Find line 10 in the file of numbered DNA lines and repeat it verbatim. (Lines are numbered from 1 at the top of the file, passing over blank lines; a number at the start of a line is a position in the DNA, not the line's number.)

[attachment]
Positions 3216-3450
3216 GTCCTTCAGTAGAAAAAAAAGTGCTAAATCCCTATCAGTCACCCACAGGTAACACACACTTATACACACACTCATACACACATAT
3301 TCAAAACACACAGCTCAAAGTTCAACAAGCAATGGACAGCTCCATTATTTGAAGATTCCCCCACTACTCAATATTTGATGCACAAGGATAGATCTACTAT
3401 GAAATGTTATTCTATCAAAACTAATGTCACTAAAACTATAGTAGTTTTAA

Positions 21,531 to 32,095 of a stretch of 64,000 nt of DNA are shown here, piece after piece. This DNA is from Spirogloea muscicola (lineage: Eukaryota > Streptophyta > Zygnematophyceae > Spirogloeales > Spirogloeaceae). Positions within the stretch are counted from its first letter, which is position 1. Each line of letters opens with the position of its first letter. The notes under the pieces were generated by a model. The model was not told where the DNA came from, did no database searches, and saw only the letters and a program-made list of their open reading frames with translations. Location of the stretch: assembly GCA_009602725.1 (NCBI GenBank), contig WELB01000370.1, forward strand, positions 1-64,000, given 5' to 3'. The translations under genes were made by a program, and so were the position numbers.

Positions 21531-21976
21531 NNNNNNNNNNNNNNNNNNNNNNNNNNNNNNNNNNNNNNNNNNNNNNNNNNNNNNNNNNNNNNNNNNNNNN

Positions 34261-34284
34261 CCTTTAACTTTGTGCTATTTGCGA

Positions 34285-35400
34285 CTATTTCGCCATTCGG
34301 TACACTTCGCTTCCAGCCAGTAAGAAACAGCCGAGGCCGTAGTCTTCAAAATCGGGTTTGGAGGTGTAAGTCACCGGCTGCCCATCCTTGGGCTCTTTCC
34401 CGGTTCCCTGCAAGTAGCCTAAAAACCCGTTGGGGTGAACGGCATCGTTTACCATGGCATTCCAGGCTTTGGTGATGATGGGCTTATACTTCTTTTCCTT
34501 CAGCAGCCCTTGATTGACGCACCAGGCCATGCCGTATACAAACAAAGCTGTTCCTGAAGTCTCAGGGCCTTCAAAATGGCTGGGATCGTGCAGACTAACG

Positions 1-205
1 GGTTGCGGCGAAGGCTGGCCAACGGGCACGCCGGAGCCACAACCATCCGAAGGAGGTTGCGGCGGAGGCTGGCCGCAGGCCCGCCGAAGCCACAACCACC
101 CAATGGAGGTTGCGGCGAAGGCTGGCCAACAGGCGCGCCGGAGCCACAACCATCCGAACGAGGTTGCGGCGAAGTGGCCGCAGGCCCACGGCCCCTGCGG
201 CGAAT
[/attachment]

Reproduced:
Positions 34285-35400